AMMAN // A concerted push from the telecommunications industry and regional governments was needed to ensure high-speed internet becomes a common feature in households across the Arab world, industry figures said yesterday. Less than 50 per cent of the population of the UAE has internet access, even though the country has the highest internet penetration in the region.
That percentage drops to 22 per cent in Qatar, 14 per cent in Oman and less than 7 per cent in Egypt, according to data from the Arab Advisors Group, a research firm. While phone lines reach most homes, many customers do not subscribe or share a line with their neighbours, said Jawad Abbassi, the general manager of Arab Advisors. That means fixed-line operators still have the best opportunity to capture millions of new internet customers.
"If they are visionary enough to leverage their last-mile dominance, they should be getting the lion's share of new broadband customers," Mr Abbassi said. Others said mobile operators were best placed to take high-speed internet to homes not served by landlines. And specialist wireless internet providers are emerging as a force in the industry. "We can build a competitive carrier for the fraction of the cost and in much less time than the legacy networks," said Michael Penner, the chief executive of Kulacom, one of Jordan's newly licensed wireless broadband providers.
The company transmits internet over the air using the WiMAX standard, a technology similar to the 3G system used by mobile networks. Jordan has licensed five new companies to provide internet over WiMAX within the kingdom, as part of a government plan to stimulate competition and increase use of high-speed internet. "The incumbent providers have been pressured by the presence of an alternative," Mr Abbassi said. "They have slashed their prices and improved services.
"Now in Jordan you can get an ADSL line, all inclusive, for about US$22 (Dh80). Jordan Telecom [an incumbent provider] wouldn't have slashed the prices so rapidly if it was the sole operator in the market." Although WiMAX was once viewed as a competitor to 3G mobile networks, there is now a general consensus in the industry that the successor to the 3G system, known as Long Term Evolution (LTE), will become the future standard.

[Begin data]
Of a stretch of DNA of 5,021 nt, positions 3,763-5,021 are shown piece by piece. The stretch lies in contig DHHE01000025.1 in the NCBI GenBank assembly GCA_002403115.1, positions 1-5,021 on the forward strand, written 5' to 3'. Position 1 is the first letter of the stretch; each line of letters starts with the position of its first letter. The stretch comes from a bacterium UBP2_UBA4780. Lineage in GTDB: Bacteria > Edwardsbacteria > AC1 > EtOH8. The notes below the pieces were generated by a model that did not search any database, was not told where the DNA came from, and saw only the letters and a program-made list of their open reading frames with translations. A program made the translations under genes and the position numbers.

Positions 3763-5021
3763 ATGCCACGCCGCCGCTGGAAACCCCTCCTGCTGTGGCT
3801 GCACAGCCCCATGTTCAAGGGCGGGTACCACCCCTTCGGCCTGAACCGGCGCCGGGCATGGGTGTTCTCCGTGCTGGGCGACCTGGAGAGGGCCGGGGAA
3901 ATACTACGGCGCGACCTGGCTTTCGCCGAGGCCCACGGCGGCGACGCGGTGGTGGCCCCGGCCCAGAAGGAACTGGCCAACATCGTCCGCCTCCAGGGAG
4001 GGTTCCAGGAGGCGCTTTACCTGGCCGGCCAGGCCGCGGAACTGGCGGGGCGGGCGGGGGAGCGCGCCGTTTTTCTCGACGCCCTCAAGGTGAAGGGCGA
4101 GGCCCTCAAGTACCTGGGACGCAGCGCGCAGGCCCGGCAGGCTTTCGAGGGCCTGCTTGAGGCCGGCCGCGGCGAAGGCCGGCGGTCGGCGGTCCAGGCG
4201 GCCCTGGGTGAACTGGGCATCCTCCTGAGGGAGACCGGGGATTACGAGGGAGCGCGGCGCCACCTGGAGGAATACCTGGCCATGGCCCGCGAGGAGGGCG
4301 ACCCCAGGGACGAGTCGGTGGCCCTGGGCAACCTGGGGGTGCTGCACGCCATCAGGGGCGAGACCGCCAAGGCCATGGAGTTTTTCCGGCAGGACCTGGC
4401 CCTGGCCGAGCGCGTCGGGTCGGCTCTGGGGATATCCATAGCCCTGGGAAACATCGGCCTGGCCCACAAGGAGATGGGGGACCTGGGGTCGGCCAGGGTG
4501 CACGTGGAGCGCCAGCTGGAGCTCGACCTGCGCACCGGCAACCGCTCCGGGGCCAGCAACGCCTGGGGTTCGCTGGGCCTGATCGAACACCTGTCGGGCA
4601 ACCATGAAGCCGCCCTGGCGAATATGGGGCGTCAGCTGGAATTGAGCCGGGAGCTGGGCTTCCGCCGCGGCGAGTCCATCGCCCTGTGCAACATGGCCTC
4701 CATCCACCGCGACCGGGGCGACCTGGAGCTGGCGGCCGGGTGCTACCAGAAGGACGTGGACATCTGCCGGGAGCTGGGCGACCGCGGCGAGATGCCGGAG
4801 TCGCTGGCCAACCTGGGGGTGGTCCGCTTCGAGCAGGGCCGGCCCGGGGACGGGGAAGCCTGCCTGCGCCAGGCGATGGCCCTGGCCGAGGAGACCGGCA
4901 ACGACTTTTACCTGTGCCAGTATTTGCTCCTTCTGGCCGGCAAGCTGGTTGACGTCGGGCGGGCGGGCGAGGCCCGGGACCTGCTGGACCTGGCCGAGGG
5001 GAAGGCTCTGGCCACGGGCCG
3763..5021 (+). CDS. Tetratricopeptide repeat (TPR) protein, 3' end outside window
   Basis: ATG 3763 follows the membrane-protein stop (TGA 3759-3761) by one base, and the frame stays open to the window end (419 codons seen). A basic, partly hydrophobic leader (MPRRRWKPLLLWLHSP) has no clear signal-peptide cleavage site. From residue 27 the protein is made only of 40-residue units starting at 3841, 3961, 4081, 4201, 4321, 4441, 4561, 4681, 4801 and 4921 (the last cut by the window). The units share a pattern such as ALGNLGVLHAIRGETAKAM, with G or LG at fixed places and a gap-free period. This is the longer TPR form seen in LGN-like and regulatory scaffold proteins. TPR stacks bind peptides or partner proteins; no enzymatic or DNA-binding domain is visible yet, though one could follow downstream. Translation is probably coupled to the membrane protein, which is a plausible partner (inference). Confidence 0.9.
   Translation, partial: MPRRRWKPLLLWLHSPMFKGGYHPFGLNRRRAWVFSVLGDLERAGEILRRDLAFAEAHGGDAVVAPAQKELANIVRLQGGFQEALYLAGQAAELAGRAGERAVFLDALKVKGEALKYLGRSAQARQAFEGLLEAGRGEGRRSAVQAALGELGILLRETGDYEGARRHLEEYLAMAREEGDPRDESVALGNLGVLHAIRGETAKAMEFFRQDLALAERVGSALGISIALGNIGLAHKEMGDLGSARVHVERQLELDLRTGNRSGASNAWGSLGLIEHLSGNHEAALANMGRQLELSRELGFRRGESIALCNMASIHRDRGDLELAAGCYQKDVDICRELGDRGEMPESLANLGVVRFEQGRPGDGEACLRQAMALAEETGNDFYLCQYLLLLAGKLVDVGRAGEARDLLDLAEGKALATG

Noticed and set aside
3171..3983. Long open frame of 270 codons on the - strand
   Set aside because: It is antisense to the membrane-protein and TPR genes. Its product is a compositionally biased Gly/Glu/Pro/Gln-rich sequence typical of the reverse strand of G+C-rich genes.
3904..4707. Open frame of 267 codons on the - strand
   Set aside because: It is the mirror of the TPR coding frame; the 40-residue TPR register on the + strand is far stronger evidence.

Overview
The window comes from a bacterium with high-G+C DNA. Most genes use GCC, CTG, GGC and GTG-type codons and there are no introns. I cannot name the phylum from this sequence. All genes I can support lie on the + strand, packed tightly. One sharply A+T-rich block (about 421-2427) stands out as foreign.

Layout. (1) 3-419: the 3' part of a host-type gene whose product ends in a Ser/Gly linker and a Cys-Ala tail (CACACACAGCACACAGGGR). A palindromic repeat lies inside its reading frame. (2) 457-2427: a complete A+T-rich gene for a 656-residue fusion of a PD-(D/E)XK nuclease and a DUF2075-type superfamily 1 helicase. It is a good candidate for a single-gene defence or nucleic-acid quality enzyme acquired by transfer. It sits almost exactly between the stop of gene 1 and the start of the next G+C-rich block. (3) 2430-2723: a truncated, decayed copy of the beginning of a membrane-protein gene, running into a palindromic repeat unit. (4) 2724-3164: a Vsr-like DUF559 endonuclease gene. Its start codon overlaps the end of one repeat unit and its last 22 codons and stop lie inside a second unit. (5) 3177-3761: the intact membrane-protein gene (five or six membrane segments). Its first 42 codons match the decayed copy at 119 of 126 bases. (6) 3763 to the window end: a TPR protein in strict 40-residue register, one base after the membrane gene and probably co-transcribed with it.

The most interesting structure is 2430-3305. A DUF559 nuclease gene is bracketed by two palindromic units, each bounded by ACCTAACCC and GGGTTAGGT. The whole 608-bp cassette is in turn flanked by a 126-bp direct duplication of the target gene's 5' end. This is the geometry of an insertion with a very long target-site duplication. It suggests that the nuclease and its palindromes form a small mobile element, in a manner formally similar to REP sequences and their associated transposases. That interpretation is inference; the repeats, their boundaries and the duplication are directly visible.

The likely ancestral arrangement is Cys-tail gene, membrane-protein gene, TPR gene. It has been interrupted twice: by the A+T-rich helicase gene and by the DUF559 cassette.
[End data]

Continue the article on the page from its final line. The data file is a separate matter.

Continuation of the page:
But it will be years before LTE becomes commonly available. Until then the WiMAX system, already commercially introduced in countries throughout the Middle East, represents the best option for bringing fast internet to areas not served by landlines, Mr Penner said. "It's here and I can say unequivocally that it works," he said. "We're not going to wait three years for another technology to come along. We're going to go out there today and make it happen."
Jeremy Foster, the Middle East marketing director for Ericsson, a mobile network equipment maker that is a prominent promoter of LTE, said he was sceptical that WiMAX could become an effective system for delivering fast internet to the mass market. "The devil is in the details," Mr Foster said. "One of the big problems in the Middle East is that all the buildings are made of concrete and often when WiMAX providers are talking about cell sites covering an area, they are talking about covering the outside of the building.
"Our technical guys tell us that to get to the same coverage today as 3G, you need three to four times as many WiMAX sites. If companies can make a case out of delivering WiMAX, happy days. But my advice is, go and visit an existing WiMAX operator, see the consumer experience for yourself, and if this matches what you want for your customers, go for it." email@example.com